Killing Fields is back -- and ET has your first look at season two, which returns to the Louisiana swamplands to solve the 1997 homicide of former Louisiana State University student Eugenie Boisfontaine.
While the series -- which is filmed in real time -- didn't solve the mystery in its first season, detectives Rodie Sanchez and Aubrey St. Angelo are as determined as ever to bring justice to Boisfontaine's family.
But within the sprawling area where Boisfontaine's body was found -- known locally as killing fields -- there are dozens of unsolved deaths to investigate. And under Sheriff Brett Stassi and Major Ronnie Hebert, the detectives also investigate current crimes, including a terrifying case of a body stuffed inside a barrel. Believing it's linked to an unsolved disappearance from 26 years ago, Sanchez starts putting all the cases together.
Could these open investigations lead to new clues in cold cases? It's only a matter of time before forensic technology and investigative police work lead them to justice -- and, more importantly for the victims and their families, to closure.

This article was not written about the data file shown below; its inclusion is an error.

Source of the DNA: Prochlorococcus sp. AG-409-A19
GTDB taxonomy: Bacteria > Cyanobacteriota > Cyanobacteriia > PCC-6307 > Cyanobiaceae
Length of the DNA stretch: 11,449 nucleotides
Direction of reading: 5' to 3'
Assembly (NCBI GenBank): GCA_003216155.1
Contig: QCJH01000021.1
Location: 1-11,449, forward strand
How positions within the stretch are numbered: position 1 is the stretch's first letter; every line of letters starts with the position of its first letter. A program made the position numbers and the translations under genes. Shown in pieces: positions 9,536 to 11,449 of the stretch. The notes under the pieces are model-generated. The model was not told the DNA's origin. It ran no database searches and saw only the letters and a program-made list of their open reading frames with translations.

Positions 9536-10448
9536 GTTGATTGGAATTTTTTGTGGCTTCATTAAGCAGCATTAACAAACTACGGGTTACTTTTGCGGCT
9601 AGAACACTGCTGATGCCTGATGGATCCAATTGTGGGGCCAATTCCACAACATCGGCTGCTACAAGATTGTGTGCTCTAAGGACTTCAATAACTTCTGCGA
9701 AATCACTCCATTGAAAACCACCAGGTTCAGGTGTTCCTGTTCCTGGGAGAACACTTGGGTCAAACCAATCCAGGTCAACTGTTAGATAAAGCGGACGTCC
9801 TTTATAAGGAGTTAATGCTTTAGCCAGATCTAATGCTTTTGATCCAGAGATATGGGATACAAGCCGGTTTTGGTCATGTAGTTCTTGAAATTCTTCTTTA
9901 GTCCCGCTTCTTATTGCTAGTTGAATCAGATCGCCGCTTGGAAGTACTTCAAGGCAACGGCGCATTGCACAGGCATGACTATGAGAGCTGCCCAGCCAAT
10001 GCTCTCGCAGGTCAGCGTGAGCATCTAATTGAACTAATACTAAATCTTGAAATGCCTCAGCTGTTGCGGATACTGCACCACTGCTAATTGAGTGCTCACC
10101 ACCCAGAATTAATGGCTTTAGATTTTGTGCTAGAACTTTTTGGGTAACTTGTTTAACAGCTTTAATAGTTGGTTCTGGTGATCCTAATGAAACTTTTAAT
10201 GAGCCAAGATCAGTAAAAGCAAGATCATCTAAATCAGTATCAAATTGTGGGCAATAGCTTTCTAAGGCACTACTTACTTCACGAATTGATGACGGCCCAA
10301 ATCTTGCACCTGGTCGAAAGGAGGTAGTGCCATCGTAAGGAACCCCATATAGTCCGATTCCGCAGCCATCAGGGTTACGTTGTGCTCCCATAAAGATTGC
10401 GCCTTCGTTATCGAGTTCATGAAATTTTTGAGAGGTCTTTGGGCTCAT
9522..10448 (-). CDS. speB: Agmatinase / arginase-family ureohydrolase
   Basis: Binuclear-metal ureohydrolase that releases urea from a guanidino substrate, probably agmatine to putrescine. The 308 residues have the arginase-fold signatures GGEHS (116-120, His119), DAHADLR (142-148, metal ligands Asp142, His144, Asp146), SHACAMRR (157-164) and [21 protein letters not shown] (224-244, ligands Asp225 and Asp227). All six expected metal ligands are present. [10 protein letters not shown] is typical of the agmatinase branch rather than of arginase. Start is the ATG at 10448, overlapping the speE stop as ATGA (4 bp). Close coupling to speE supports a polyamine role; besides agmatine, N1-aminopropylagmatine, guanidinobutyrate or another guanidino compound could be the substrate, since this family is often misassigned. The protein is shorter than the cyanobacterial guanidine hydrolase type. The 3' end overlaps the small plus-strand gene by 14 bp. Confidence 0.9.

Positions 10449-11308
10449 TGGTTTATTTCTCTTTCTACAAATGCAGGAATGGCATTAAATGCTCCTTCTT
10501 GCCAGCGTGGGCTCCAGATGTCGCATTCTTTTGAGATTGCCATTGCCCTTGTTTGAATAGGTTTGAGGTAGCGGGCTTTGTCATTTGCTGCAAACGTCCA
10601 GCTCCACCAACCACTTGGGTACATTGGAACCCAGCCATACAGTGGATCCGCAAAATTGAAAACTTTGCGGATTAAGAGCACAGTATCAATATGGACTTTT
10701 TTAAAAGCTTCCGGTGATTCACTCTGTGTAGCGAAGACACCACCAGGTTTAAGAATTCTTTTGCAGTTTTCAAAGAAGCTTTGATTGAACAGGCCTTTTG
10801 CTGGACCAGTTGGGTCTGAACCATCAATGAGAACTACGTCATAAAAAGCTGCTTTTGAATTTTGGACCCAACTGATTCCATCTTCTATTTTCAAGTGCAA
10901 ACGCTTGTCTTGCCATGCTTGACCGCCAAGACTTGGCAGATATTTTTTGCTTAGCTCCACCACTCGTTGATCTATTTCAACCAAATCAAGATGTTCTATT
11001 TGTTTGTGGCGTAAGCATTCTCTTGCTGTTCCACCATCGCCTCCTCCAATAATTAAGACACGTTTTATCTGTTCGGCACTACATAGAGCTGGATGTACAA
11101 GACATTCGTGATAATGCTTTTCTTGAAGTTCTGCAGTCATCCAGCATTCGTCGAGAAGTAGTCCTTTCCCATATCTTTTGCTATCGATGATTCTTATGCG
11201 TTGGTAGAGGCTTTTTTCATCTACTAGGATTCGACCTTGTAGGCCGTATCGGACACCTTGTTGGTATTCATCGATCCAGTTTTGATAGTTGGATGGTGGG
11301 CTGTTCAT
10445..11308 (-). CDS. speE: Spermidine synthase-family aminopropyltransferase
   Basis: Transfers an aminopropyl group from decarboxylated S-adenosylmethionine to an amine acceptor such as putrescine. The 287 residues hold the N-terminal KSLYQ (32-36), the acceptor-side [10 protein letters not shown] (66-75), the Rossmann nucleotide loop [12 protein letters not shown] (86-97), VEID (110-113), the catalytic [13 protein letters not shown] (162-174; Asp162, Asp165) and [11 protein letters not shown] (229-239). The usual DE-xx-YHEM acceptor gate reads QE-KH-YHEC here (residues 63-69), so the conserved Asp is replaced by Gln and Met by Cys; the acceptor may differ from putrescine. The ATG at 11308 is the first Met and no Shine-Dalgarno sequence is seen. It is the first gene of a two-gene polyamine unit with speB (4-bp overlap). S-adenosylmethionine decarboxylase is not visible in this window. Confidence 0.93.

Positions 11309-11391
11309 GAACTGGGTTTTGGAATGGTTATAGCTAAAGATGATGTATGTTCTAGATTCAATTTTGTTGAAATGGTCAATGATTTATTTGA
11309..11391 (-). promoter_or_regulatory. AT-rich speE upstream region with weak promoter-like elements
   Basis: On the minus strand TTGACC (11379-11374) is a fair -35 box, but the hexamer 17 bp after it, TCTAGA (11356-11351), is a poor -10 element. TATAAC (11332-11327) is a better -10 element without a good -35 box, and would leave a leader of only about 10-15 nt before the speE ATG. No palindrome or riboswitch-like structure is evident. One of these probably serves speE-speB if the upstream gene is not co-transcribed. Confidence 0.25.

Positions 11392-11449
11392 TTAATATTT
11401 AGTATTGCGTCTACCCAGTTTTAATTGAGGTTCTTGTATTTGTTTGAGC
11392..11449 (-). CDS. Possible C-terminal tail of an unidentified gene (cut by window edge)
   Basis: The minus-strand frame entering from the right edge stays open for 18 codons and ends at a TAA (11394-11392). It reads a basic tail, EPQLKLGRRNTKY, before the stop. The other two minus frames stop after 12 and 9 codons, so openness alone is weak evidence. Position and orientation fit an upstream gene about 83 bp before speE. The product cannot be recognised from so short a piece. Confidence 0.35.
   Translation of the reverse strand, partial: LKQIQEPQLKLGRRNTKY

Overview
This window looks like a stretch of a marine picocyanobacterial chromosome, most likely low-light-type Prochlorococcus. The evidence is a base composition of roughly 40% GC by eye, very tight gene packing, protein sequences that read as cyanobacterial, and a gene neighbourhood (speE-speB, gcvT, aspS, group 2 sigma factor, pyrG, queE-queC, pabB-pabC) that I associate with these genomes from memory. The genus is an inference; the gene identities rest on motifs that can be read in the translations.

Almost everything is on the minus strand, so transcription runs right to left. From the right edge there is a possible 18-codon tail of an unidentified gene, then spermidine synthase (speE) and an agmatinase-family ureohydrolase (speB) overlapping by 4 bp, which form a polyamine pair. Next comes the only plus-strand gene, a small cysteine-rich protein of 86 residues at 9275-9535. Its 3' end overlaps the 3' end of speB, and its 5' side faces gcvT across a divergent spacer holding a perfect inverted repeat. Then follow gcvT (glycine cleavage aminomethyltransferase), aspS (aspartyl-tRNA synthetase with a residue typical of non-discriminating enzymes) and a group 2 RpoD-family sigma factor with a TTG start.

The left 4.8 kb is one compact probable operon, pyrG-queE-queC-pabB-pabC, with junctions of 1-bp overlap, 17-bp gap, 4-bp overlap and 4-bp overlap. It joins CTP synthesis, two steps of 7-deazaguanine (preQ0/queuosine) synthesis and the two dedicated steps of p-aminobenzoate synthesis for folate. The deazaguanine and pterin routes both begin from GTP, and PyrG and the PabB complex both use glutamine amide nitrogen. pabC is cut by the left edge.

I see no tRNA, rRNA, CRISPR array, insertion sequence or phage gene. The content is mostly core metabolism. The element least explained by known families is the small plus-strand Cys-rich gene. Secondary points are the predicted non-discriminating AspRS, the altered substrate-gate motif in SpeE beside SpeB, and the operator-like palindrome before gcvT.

If nothing else, Killing Fields will satisfy the appetite of true-crime fans. "Crime has always been a staple of television," says Tom Fontana, creator of NBC's Homicide: Life on the Street and an Emmy-winning writer and producer, acknowledging the recent success of true-crime documentaries Making a Murderer, Amanda Knox and others. "These days, because of the advances in technology -- both in fighting crime and behind the camera -- we have a much larger palette from which to choose, so we're able to tell fuller, compelling stories."
The show, which is co-executive produced by Fontana and Oscar-winning director Barry Levinson, will return with seven new episodes starting Jan. 3, 2017, at 10 p.m. ET.
Want even more mystery? Here are five true crime stories you need to watch: